This program looks at cleaner ways to generate power principally in our cars and electrical power plants. It reviews alternatives for all the steps in the fuel generation, storage and distribution processes with a particular emphasis on how unwanted waste products can play a significant role.
Watson, an IBM computer with a brain the size of 2,400 home computers and a database of 10 million documents, competes on the game show Jeopardy! (1984) against champions Ken Jennings and Brad Rutter. Will Watson win?
Making stuff smarter isn't about artificial intelligence. It's more about engineering materials at the microscopic level to behave in specific ways. Today is it possible to create materials with clever designs or micro structures that permit control of a material's ability to self-heal, stick and release, self-clean, prevent disease, alter their shape and other properties. This program explains where several of these materials came from, how they work and how they are put to practical use.
Nova and National Geographic follow researchers collecting venom from the world's most dangerous snakes, spiders, lizards and other creatures. The program explains why the researchers do it and what is known about how venom works and why some animals are especially dangerous.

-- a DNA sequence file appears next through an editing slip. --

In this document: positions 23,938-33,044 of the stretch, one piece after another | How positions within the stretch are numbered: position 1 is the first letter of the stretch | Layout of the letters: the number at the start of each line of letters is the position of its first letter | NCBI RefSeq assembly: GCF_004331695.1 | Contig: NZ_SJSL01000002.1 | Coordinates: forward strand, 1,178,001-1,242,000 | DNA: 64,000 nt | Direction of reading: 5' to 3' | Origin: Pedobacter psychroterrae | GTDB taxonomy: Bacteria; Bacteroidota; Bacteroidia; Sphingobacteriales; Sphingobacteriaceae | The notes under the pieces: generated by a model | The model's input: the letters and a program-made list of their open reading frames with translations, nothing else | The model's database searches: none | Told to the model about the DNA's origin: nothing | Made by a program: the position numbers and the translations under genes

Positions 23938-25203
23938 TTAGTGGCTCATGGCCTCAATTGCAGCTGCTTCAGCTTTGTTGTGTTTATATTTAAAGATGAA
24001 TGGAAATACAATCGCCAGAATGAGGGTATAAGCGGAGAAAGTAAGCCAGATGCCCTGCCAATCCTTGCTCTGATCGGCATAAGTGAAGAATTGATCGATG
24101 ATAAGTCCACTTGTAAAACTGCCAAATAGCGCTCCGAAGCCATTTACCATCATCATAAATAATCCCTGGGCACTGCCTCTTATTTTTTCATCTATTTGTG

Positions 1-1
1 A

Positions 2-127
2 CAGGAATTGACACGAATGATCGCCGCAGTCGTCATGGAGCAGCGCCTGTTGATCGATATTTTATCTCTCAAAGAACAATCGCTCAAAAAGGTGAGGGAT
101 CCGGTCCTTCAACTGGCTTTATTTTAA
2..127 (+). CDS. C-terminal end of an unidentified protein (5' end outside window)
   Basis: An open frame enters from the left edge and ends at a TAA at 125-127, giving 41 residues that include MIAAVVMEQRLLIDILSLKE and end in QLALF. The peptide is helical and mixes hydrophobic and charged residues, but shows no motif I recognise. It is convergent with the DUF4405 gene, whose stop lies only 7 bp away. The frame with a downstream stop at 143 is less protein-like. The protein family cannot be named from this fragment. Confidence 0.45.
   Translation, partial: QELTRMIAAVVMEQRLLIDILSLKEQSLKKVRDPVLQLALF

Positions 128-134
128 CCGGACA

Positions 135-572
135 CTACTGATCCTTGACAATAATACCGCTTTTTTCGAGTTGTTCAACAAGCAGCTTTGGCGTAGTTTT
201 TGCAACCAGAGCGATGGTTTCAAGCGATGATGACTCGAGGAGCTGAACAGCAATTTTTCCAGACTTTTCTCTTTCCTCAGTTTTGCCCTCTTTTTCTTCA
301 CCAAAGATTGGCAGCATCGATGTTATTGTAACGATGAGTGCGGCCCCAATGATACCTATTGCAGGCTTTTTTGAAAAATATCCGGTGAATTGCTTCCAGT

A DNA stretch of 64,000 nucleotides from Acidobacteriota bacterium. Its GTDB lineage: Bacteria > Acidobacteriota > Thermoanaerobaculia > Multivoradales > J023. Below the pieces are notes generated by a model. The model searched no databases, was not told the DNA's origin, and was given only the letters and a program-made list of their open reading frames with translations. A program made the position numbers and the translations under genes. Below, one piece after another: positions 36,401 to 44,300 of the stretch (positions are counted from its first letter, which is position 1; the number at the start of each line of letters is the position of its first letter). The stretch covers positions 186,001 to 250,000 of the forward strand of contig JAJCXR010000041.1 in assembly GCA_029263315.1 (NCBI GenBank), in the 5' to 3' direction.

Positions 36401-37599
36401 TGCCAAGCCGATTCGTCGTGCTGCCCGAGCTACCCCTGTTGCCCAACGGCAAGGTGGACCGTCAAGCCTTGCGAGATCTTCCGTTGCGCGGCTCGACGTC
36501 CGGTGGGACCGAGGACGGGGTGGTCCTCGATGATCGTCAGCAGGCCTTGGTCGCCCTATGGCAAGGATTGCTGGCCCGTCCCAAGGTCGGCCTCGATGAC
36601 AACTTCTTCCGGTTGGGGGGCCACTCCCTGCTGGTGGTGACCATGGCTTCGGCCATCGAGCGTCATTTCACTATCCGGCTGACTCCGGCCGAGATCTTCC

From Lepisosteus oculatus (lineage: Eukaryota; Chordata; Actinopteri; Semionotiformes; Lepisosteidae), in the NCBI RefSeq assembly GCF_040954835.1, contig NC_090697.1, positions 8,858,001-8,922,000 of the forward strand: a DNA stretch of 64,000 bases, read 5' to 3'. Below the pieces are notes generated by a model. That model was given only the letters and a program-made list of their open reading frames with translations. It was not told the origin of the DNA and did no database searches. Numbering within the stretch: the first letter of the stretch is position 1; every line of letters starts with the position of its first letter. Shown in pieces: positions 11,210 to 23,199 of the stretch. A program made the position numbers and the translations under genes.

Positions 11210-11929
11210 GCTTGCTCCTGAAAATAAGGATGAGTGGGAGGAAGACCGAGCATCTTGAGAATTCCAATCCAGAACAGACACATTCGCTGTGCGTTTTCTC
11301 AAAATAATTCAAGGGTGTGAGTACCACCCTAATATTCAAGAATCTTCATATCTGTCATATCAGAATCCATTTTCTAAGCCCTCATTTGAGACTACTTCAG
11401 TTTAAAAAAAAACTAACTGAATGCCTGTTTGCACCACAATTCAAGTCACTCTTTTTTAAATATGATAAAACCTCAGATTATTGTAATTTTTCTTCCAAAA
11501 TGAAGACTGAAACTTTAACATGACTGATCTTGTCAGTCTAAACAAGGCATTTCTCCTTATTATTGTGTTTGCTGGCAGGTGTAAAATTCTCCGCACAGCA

On March 11, 2011, a magnitude 9.0 earthquake struck Japan resulting in waves up to 130 ft. (40 m.) that devastated coastal villages and initiated meltdowns, gas explosions and the release of radioactive materials at the Fukushima nuclear power plant.
Scientists are on the verge of answering one of the greatest questions in history: Are we alone? Finding Life Beyond Earth immerses audiences in the sights and sounds of alien worlds, while top astrobiologists explain how these places are changing how we think about the potential for life in our solar system.
Simple, obvious, ever-present aspects of our daily lives give scientists fits trying to understand them. One of these aspects is space which physicists are convinced is something more than nothing. This program explains the experiments that are giving scientists hints about what space is.
This program challenges our traditional questions about time such as; does it flow in one direction or does it flow at all? Does everyone experience the same now? Is time travel possible? Will time come to an end?
This program explains some of the weirdest aspects of quantum mechanics: uncertainty and entanglement. Despite the absurdity of these behaviors they have been confirmed time and again and have never been refuted. Lastly the theory that suggests the possibility that teleportation and quantum computers may be possible are examined.
Hard as it is to swallow, cutting-edge theories are suggesting that our universe may not be the only universe. Instead, it may be just one of an infinite number of worlds that make up the multiverse. In this show, Brian Greene takes us on a tour of this brave new theory at the frontier of physics, explaining why scientists believe it's true and showing what some of these alternate realities might be like.